The Ontario Interactive Digital Media Tax Credit (OIDMTC) is a refundable tax credit that allows companies to claim a 35-40% tax return rate on eligible expenditures related to the development of interactive digital media (IDM) products. In 2013-14 alone, the Ontario Media Development Corporation (OMDC) certified over 1100 products, amounting to $68 million in tax credits. If you’re thinking about applying to the program, there are a few things you should be aware of that will increase your chances of success.
OIDMTC was first put in place in 2005, and the guidelines for eligibility were established to allow for exploration in a nascent industry. Previously, IDM products had to have a primary purpose of entertaining, educating, or informing the user to be eligible. The program was recently changed to only include entertainment products and educational products for children aged 12 and under. The development requirement previously indicated that the applicant must prove they were responsible for 90% of work related to “product development,” a nebulous guideline that could be left up to interpretation. The new rule states that the applicant must prove they were responsible for 80% of “product development expenditures,” composed of eligible remuneration and wages (25% of which must be attributable to wages.) Restrictions on promotional products were also tightened, and companies are now obligated to prove their eligible products have a revenue generating stream, including subscriptions, fee-for-use, in-product purchasing, and third-party advertising. For more information about the recent changes, read our last blog post about OIDMTC.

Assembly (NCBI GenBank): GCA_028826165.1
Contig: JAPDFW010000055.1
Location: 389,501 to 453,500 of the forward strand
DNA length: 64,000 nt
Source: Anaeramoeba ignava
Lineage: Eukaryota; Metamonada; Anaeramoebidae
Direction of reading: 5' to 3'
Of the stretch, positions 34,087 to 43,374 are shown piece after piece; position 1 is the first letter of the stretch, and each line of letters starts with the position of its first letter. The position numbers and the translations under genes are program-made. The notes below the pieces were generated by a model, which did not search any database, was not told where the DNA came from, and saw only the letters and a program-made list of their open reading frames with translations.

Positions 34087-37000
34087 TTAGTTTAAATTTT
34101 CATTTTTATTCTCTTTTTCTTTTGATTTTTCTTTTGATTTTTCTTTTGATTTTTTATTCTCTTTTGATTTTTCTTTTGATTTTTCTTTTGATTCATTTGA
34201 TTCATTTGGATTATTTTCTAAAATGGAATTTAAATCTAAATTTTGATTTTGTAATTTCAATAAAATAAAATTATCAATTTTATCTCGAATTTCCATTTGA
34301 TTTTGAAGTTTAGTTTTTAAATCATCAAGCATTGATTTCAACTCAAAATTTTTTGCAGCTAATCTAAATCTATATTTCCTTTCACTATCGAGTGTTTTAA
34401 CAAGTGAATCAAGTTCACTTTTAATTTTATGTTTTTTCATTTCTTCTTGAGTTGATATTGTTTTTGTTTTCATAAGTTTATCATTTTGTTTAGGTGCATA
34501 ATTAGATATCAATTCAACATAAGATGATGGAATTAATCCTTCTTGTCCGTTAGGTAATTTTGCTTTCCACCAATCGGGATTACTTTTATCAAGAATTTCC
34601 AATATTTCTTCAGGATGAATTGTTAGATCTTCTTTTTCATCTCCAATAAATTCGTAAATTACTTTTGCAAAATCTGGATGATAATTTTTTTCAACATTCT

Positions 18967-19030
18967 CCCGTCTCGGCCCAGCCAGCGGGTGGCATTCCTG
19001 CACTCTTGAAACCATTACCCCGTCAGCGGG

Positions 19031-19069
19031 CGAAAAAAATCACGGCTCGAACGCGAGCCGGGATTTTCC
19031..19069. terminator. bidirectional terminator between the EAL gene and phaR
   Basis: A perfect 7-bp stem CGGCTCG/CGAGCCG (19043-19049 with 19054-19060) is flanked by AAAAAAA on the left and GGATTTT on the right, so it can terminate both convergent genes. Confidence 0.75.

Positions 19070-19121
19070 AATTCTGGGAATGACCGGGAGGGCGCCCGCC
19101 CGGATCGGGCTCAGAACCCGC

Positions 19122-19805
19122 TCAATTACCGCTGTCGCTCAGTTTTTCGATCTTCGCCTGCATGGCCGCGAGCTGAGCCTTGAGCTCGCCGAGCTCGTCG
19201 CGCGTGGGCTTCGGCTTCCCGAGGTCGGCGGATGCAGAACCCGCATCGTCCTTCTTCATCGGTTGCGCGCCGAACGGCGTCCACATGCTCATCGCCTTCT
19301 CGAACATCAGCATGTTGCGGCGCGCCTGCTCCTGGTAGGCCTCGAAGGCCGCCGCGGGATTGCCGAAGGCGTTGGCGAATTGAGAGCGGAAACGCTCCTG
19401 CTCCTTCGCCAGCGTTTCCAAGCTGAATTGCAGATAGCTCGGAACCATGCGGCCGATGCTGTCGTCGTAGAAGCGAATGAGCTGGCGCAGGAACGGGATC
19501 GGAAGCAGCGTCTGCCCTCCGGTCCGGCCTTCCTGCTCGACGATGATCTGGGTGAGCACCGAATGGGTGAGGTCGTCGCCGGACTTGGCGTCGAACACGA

Companies who haven’t applied to the program previously may be reading the new rules and think they missed their shot. If you have products that were previously eligible under the former rules, you can still claim expenditures occurring before April 23, 2015. OIDMTC claims can still be submitted for any fiscal year within three years of the Notice of Assessment date for that particular fiscal year. The 80% development rule is being applied retroactively, but the primary purpose and promotional rules are not, so keep that in mind when doing your calculations.
Provinces across the country have digital media tax credit programs, but Ontario is one of the most influential in terms of fostering growth in the IDM sector. Major game studios like Ubisoft and Electronic Arts have established development studios here in an effort to take advantage of the lucrative tax incentives and grant opportunities. Determining project eligibility in addition to calculating eligible expenditures can be a complex and multifaceted process, especially in light of the recent changes. The chances of success for an application are increased when you have experience applying in the past and understand the common pitfalls that many companies make.
All over Canada, provinces are focused on strengthening and sustaining the IDM industry. At BeneFACT, we have a dedicated team who can help you apply for these tax credits. To learn more about digital media tax credits in your province, call us toll free at 1-855-TAX-BACK (829-2225).